It’s regrettable that the House moved as fast as it did, without working further through the courts and through other means to hear from numerous crucial witnesses. But Democratic leaders have a point when they say they can’t afford to wait, given the looming electoral deadline and Mr. Trump’s pattern of soliciting foreign assistance for his campaigns. Even after his effort to extract help from Ukraine was revealed, the president publicly called on China to investigate his rival. Asked as recently as October what he hoped the Ukrainians would do in response to his infamous July 25 call with their president, Mr. Trump declared: “Well, I would think that, if they were honest about it, they’d start a major investigation into the Bidens. It’s a very simple answer.”

BARRING THE PERSUASIVE DEFENSE that Mr. Trump has so far declined even to attempt, that simple answer sounds like a textbook example of an impeachable offense, as the nation’s framers envisioned it.

A president “might pervert his administration into a scheme of peculation or oppression,” James Madison said of the need for an impeachment clause. “He might betray his trust to foreign powers.”

Madison and his fellow framers understood that elections — which, under normal circumstances, are the essence of democratic self-government — could not serve their purpose if a president was determined to cheat to win.

As the constitutional scholar Noah Feldman testified before the Judiciary Committee last week, “Without impeachment, the president would have been an elected monarch. With impeachment, the president was bound to the rule of law.”

At the same time, the framers were well aware of the dangers inherent in impeachment. That’s why they made it a two-step process: First is the House’s vote on impeachment, which is akin to an indictment and requires only a majority to pass. Second is a trial in the Senate, which decides the president’s ultimate fate, and thus has a much higher bar to clear — two-thirds of senators must vote to convict and remove the president from office.

So far, Republicans legislators have shown little sign of treating this constitutional process with the seriousness it demands.

Instead, they have been working overtime to abet the president’s wrongdoing. They have spread toxic misinformation and conspiracy theories to try to justify his actions and raged about the unfairness of the inquiry, complaining that Democrats have been trying to impeach Mr. Trump since he took office.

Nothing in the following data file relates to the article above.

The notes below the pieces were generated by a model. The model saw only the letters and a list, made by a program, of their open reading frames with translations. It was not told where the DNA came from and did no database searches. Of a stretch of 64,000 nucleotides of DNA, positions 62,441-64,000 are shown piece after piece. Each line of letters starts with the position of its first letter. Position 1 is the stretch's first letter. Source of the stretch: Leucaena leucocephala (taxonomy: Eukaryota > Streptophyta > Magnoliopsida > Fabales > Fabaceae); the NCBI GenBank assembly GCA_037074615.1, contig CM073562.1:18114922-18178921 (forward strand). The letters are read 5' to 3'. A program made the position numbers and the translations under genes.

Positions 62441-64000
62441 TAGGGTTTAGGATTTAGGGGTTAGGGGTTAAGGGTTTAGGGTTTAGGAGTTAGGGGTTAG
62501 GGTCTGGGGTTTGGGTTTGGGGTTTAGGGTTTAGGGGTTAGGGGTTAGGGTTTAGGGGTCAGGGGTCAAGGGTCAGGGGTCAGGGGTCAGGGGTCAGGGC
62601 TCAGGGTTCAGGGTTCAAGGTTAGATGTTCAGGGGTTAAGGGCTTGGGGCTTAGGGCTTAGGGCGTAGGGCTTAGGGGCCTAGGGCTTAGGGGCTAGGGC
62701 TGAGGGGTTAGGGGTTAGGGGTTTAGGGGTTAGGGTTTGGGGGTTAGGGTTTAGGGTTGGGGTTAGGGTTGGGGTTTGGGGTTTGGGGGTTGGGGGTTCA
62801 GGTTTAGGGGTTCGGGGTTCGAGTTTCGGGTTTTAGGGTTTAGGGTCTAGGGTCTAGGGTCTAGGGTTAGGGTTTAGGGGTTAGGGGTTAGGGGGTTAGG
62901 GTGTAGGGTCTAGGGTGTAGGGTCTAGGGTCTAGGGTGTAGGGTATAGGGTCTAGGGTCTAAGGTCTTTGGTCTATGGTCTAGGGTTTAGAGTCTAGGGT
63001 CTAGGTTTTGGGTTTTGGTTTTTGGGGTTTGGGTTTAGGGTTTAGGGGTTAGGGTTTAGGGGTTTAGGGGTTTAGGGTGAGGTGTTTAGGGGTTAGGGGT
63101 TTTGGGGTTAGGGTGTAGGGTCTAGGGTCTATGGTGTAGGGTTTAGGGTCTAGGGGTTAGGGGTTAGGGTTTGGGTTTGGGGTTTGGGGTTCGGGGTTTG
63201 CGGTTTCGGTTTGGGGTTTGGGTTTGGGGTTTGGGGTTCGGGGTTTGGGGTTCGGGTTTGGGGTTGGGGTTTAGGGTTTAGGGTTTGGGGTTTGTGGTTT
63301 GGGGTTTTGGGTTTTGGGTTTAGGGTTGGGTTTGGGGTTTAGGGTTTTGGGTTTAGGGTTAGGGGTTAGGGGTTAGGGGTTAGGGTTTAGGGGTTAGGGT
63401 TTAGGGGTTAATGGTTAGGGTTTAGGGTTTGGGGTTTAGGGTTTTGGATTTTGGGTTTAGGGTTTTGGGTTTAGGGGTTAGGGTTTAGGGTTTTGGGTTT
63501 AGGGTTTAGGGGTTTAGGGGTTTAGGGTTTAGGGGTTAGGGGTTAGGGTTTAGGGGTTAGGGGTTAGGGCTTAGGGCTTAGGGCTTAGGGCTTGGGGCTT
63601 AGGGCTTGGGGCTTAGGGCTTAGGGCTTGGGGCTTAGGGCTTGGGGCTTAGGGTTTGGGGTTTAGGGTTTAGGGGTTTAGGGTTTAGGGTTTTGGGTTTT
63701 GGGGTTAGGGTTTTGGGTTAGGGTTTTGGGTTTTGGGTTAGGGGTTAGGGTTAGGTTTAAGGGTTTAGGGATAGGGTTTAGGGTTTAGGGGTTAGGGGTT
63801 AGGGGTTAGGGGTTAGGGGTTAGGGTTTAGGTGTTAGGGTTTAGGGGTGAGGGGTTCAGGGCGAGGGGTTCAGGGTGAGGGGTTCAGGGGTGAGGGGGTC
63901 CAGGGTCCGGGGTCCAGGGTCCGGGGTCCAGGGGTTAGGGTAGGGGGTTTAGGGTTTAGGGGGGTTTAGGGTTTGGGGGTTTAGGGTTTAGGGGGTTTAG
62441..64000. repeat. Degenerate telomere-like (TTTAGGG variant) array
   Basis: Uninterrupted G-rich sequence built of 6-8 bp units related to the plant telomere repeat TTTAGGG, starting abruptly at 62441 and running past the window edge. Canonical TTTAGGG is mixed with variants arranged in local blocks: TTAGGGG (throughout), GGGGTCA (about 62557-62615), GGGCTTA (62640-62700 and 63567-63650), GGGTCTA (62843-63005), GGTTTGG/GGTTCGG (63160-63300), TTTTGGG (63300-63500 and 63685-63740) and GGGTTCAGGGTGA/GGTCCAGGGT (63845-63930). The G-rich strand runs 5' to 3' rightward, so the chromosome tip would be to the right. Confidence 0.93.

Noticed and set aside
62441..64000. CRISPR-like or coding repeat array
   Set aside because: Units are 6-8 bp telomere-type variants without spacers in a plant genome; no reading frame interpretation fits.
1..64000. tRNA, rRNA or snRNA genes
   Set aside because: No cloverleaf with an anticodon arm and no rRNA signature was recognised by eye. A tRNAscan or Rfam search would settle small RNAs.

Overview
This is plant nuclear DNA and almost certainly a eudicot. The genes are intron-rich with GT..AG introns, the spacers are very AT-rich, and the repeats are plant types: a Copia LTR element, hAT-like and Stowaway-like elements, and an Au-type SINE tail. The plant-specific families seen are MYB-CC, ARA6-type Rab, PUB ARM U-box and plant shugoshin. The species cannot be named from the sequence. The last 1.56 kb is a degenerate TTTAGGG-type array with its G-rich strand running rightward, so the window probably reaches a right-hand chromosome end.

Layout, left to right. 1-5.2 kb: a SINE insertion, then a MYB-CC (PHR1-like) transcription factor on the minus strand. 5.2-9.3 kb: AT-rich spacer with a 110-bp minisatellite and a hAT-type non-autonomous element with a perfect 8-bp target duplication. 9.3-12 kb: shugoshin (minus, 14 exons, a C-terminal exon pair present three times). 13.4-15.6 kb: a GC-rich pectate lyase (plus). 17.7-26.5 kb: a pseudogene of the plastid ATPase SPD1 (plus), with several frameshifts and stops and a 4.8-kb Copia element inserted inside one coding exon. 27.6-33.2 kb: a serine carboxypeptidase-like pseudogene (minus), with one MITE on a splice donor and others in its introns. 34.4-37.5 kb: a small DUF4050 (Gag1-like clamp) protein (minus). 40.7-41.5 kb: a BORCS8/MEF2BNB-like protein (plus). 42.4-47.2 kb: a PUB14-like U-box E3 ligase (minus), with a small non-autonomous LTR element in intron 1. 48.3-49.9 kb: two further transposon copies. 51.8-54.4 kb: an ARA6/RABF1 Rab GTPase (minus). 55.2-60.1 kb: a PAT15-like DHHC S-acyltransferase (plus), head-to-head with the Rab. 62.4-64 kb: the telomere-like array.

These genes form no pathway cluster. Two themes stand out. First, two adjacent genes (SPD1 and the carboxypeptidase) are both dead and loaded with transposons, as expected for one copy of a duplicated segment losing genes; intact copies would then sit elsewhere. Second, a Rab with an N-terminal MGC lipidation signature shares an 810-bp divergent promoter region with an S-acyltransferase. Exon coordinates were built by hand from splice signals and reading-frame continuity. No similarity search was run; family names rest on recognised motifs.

No doubt some Democrats were too eager to resort to impeachment before it became unavoidable. Mr. Trump has been committing arguably impeachable offenses since the moment he entered the Oval Office, including his acceptance of foreign money at his many businesses; his violations of campaign-finance law in paying hush money to a woman who claimed to have had a sexual affair with him; and, of course, his obstructions of justice in the Russia investigation, which were documented extensively by the special counsel, Robert Mueller.

Democrats could have pursued impeachment in any or all of these cases, but for various reasons decided not to. That changed in September, when a whistle-blower’s complaint, initially suppressed by the Justice Department, revealed the outline of Mr. Trump’s Ukraine scheme. That made it impossible to ignore the president’s lawlessness because it sounded an alarm that he was seeking to subvert the next election, depriving the voters of their right to check his behavior.

The Republicans’ most common defenses of Mr. Trump’s behavior fall flat in the face of the evidence.

There is, above all, the summary of the July 25 phone call between Mr. Trump and Volodymyr Zelensky, the Ukrainian president. Mr. Trump still insists that summary exonerates him. It doesn’t — which is why White House officials promptly locked it in a special computer system.

Then there is the sworn testimony of multiple government officials, including several appointed by Mr. Trump himself, all of whom confirmed the essential story line: For all the recent claims about his piety regarding Ukrainian corruption, Mr. Trump did not “give a ***** about Ukraine.” He only wanted the “deliverable” — the announcement of an investigation into the Bidens, and also into a debunked theory that Ukraine interfered in the 2016 election.

The argument that Mr. Trump cared about anything other than hurting Joe Biden and helping himself is undercut by several facts. Even though calling on the Ukrainians to fight corruption was part of his prepared talking points, he never mentioned the subject in his calls with Mr. Zelensky; he also didn’t hold up the military aid in 2017 or 2018, even though everyone knew about Hunter Biden’s Ukraine connection at the time. (What changed this year? Joe Biden emerged as his leading Democratic opponent.) By the time Mr. Trump intervened to block the money for Ukraine, the Defense Department had already certified that Ukraine had made enough progress fighting corruption to qualify for this year’s funds.